Effect of seawater intrusion on formation of bromine-containing trihalomethanes and haloacetic acids during chlorination

Evan C. Ged, Treavor H. Boyer

Research output: Contribution to journalArticle

30 Scopus citations


This study quantified the formation and speciation of halogenated organic disinfection byproducts (DBPs) during chlorination as a function of seawater intrusion by spiking fresh groundwater with 0.1% to 2% seawater by volume. The four chlorine- and bromine-containing trihalomethanes (THM4) and the nine chlorine- and bromine-containing haloacetic acids (HAA9) were the DBPs investigated. The bromide concentration increased from 38μgL-1 in fresh groundwater to 974μgL-1 in 2% seawater, and upon chlorination the concentration of THM4 increased from 43 to 206μgL-1 and the concentration of HAA9 increased from 39 to 75μgL-1. At 0.4% seawater and higher the THM4 concentration exceeded the U.S. EPA maximum contaminant level of 80μgL-1. Although the mass concentration of HAA9 increased by nearly a factor of 2 over the seawater range of 0% to 2%, the mass concentration of the five regulated HAAs (i.e., HAA5) remained approximately constant. This is because HAA5 excludes four bromine-containing species. The increase in mass concentrations of THM4 and HAA9 with increasing seawater intrusion was the result of an increased molar formation of DBP species and a shift from chlorinated species to brominated species.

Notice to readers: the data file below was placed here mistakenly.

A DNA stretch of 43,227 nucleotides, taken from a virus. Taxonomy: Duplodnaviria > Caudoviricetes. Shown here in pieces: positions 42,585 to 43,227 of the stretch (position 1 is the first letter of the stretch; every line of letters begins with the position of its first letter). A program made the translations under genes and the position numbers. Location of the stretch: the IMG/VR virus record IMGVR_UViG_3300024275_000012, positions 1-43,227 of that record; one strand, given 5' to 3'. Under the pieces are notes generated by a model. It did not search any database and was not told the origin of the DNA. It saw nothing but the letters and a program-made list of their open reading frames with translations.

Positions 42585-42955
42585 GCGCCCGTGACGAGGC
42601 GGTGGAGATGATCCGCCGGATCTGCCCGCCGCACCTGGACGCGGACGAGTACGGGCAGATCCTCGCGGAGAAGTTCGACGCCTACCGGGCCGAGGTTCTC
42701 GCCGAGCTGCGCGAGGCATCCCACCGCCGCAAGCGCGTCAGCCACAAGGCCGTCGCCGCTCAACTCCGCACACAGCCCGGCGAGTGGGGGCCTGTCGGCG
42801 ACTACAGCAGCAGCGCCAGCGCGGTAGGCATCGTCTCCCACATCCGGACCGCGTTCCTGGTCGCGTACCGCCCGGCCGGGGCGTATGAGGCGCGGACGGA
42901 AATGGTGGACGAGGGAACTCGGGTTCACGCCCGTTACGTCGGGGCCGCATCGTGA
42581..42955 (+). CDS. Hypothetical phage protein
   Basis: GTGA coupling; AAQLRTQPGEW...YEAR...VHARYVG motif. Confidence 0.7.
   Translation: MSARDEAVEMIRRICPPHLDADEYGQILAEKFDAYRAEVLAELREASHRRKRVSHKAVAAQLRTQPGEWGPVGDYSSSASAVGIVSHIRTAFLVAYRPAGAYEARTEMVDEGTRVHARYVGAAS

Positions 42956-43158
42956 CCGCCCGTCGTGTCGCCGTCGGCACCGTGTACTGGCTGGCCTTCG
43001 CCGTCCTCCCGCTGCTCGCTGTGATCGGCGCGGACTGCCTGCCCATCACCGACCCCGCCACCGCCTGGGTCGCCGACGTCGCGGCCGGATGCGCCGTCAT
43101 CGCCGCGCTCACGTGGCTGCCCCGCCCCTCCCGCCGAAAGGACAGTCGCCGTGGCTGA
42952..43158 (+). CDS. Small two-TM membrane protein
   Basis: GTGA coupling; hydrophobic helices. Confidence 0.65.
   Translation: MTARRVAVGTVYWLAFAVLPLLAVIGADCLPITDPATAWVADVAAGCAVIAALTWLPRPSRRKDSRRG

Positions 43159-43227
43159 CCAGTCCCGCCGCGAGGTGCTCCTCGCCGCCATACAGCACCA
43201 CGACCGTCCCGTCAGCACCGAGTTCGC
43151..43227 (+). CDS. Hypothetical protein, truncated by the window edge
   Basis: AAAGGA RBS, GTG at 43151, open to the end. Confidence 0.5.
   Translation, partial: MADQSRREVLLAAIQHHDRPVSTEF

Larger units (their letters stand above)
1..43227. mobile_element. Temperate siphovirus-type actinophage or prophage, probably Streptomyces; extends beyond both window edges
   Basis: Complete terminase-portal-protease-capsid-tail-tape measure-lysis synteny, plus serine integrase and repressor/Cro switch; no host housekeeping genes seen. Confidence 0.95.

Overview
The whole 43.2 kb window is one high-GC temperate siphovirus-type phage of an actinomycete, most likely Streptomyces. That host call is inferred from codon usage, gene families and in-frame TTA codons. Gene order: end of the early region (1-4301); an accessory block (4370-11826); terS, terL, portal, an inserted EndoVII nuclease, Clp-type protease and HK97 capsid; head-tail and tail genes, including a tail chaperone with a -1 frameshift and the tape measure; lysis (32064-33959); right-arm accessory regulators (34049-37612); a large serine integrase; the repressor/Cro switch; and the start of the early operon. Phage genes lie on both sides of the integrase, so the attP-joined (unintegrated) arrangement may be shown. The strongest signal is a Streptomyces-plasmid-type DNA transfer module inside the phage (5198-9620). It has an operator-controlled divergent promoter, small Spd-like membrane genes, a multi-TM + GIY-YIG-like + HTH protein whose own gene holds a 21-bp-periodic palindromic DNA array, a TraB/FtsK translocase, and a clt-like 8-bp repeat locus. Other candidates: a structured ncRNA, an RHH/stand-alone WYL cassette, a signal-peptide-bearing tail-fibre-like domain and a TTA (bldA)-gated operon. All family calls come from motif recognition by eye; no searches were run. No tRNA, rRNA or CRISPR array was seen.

Original languageEnglish (US)
Pages (from-to)85-93
Number of pages9
StatePublished - Jul 15 2014
Externally publishedYes



  • Bromide
  • Chlorine
  • Coastal aquifer
  • Disinfection byproducts
  • Saltwater
  • Sea level rise

ASJC Scopus subject areas

  • Chemistry(all)
  • Chemical Engineering(all)
  • Materials Science(all)
  • Water Science and Technology
  • Mechanical Engineering

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